Iris: the Greek Goddess Essay

911 Words Dec 23rd, 2008 4 Pages
IRIS
Goddess of the Rainbow:

In Greek mythology, Iris is the personified goddess of the rainbow. She is regarded as the messenger of the gods to humankind, and particularly of the goddess Hera whose orders she brought to humans. She is able to change shapes and when delivering messages to mortals Iris assumes the appearance of a mortal known to those who receive the message.

Iris is the daughter of the Titan Thaumas and the nymph Electra. Thaumas (his name means "wonder") is a Greek sea god and the son of Pontus and Gaia (Mother Earth). By the Oceanid Electra he fathered the Harpies and Iris.

Iris once saved her siblings from death. The Harpies were loathsome winged female creatures who daily would swoop down and eat and befoul
…show more content…
Hera sent Iris flying to the island of Crete with news of the elopement, prompting Menelaus to raise an army and invade Troy.

Speaking of bad news, at the request of Hera, Iris also came to Hypnos, the god of Sleep, to ask him to fashion a shape resembling Ceyx, which appearing before Ceyx's wife Alcyone, would inform her of her husband's death. He had drowned and Alcyone didn't know it.

Before Zeus sent a flood to punish some evil humans, he destroyed their crops with the help of Iris. Zeus shut the North Wind (Boreas) up in the cave of Aeolus and let the wet and rainy South Wind (Notus) loose. Meanwhile Iris drew up water feeding it to the clouds. By way of this method all crops were destroyed, and the work of a whole year amounted to nothing.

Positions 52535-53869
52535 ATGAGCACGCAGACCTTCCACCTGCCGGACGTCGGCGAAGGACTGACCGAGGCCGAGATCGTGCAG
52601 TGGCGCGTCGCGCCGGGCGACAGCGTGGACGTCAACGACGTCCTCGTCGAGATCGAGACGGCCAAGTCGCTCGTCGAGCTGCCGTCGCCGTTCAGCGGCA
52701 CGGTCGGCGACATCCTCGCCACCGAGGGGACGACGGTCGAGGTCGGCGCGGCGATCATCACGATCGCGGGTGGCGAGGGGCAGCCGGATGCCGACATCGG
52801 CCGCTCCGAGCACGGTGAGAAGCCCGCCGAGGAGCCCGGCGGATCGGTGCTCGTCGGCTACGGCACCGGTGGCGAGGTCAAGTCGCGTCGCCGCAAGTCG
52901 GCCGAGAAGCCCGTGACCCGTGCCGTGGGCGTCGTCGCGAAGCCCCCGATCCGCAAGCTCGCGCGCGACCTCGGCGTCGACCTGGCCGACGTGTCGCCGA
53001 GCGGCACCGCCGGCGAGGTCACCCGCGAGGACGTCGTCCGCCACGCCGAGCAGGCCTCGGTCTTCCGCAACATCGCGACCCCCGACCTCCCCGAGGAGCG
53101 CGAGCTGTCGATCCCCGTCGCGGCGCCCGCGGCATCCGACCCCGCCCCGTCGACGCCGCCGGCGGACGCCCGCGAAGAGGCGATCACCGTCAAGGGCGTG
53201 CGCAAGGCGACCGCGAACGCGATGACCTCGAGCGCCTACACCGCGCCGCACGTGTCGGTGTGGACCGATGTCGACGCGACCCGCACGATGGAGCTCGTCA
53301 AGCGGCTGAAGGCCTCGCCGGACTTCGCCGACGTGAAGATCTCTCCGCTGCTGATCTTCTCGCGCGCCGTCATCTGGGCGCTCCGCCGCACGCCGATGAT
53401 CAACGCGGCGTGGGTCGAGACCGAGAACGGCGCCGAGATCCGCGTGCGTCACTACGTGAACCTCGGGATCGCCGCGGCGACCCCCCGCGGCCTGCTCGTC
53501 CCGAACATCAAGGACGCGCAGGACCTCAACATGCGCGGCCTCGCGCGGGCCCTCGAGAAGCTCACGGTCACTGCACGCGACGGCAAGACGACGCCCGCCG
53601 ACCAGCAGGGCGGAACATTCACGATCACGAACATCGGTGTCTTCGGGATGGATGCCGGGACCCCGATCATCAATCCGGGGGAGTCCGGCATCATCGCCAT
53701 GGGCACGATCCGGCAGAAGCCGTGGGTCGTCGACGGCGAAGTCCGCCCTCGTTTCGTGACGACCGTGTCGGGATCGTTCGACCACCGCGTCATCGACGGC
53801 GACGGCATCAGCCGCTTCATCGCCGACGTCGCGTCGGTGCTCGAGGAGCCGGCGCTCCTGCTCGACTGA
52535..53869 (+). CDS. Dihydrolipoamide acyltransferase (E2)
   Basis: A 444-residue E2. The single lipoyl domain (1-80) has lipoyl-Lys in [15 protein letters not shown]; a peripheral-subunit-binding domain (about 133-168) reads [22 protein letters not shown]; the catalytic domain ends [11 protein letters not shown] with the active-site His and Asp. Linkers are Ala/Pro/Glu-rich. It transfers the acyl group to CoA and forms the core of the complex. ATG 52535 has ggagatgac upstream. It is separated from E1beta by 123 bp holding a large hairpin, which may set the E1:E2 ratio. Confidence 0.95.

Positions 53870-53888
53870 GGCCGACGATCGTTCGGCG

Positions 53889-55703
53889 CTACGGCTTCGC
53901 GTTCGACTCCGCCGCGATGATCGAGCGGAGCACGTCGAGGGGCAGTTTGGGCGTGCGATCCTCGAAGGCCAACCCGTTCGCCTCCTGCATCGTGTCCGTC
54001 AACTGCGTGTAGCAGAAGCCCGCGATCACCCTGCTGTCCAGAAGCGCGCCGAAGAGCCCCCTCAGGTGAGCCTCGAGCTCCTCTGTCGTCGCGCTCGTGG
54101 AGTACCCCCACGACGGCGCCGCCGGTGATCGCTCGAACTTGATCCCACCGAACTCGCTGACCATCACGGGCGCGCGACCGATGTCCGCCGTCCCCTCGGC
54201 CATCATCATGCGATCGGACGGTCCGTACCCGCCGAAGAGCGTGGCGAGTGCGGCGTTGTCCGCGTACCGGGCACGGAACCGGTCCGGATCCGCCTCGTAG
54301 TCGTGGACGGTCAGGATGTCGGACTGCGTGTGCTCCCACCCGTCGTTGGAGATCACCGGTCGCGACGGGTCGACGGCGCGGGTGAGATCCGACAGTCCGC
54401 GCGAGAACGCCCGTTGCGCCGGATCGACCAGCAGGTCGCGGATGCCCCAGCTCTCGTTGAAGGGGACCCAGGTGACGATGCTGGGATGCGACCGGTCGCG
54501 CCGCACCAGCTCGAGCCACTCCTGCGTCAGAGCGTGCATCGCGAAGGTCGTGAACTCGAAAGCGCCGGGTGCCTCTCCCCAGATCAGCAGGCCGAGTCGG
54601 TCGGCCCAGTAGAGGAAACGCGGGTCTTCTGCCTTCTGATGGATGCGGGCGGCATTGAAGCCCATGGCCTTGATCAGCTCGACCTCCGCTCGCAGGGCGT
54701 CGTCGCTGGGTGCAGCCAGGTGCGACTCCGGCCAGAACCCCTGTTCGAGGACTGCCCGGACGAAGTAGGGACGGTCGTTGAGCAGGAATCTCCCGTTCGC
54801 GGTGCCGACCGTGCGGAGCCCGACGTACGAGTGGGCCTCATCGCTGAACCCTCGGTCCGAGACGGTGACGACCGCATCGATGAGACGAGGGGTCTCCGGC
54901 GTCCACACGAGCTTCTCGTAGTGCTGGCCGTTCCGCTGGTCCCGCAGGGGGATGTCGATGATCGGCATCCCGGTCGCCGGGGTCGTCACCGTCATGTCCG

Another time Hera wanted to punish a mortal woman named Leto, who was pregnant with Zeus' twins. Hera wouldn't permit Leto to deliver her babies, no matter where Leto went. The goddesses who were attending to Leto bribed Iris to fetch the goddess of childbirth, Ilithyia. They gave Iris a necklace strung with golden thread and she brought Ilithyia to Delos, where Leto finally had the twin gods Artemis and Apollo.

Hera also sent her messenger Iris to inform the noble mortal Peleus that he had been chosen to wed the Titaness Thetis. This Titaness was a priestess of Hera and she had rebuked the advances of

Related Documents